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VDH -Crisis/Disaster Checklist for Individuals & Families

       Checklist for Individuals and Families

Virginia Department of Health checklist link

This checklist will help you to take steps to lessen the impact of a severe coronavirus (COVID-19) pandemic on you and your family. Many of these steps are good advice to help you and your family during any disaster, like an earthquake or flood.

Examples of non-perishable food:
 Canned meats, such as tuna, chicken, turkey, Vienna sausage
 Canned beans, fruits, vegetables, soups
 Protein or fruit bars
 Dry cereal or granola
 Dried fruit
 Peanut butter and jelly
 Nuts and trail mix
 Crackers
 Comfort food, including cookies, candy, instant coffee, tea bags
 Canned juices
 Bottled water
 Baby formula and canned or jarred baby food
Examples of other emergency supplies:
 Pet food, cat litter
 Disposable diapers
 Feminine supplies
 Flashlight
 Portable radio
 Batteries for flashlights, radios, games, thermometers
 Manual can opener
 Plastic garbage bags
 Tissues and toilet paper
 Entertainment–games, crafts, books, movies, etc.
 Supplies for persons with special needs – the elderly or disabled
 Some extra cash
Store water, food, and other essentials.
Prepare to get by for at least a week on what you have at home. You may be unable to get to a store, or stores may not be open or may have limited supplies for weeks. Public services may also be disrupted, so prepare for outages in electricity, water, and garbage services. Keep extra supplies on hand (they can also be useful in other types of emergencies, such as power outages and natural disasters).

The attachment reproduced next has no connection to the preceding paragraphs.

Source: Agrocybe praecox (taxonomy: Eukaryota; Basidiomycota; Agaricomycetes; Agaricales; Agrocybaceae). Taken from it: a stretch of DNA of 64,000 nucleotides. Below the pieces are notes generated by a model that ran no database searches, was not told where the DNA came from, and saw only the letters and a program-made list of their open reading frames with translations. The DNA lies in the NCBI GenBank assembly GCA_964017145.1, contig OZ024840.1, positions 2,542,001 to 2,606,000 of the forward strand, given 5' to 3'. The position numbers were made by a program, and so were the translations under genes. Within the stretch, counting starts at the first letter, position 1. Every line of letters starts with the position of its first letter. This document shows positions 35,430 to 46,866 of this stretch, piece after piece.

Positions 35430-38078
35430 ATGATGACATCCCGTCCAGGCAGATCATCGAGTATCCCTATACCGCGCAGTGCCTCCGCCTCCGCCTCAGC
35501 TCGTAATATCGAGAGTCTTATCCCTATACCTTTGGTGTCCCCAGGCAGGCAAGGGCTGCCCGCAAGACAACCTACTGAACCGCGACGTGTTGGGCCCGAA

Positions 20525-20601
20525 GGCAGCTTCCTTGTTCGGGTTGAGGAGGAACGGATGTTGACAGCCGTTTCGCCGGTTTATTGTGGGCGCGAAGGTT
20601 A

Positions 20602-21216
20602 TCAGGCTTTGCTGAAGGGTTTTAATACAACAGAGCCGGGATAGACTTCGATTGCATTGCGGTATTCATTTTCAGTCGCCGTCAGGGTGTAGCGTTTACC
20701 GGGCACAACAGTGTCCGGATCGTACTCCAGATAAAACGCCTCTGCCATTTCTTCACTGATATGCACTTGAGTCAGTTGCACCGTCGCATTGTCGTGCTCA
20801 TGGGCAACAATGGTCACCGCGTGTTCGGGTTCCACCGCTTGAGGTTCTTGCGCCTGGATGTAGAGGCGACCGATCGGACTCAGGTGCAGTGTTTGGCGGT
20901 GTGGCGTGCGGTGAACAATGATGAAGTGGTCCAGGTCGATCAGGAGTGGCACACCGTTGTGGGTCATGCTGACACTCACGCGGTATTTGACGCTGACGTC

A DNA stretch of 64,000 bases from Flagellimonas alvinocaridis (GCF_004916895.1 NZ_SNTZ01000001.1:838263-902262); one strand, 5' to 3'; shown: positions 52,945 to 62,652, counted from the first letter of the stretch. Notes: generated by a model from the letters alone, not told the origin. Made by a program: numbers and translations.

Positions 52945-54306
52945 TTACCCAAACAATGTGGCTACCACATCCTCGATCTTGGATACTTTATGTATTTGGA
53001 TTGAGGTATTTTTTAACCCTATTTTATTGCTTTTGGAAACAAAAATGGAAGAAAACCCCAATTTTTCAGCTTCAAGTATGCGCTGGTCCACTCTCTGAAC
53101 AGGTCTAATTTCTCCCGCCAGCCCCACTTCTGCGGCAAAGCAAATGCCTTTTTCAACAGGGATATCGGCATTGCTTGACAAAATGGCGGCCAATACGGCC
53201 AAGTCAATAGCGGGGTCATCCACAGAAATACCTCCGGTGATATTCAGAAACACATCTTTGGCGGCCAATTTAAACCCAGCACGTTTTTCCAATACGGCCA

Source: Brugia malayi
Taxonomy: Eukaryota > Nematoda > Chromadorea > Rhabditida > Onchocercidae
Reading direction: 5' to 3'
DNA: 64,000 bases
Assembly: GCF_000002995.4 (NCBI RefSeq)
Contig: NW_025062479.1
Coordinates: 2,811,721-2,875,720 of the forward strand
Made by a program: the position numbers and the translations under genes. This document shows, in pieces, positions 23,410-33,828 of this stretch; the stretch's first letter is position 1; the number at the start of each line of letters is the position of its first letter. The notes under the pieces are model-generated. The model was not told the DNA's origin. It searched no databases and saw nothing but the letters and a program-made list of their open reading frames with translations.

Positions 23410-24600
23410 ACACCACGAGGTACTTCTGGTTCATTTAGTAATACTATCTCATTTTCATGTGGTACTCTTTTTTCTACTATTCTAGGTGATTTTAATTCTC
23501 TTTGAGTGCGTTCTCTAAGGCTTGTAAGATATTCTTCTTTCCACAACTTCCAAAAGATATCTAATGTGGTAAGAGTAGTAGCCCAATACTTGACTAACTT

AT HOME      Make household emergency plans
 Prepare for possible changes in healthcare. For example, medical advice and healthcare may be
more difficult to obtain during a severe pandemic and healthcare providers and medical facilities
may be overwhelmed. There may not be enough medical supplies, healthcare providers, and
hospital beds for all persons who are ill.
 Difficult decisions about who receives medical care and how much treatment can be administered
will be necessary. Talk about these possibilities with your family and loved ones.
 Think about how you would care for people in your family who have disabilities if support services
are not available.
 Decide who will take care of children if schools are closed.
 For general preparedness, agree on a point of contact where all family members can check-in if
you are separated during any emergency.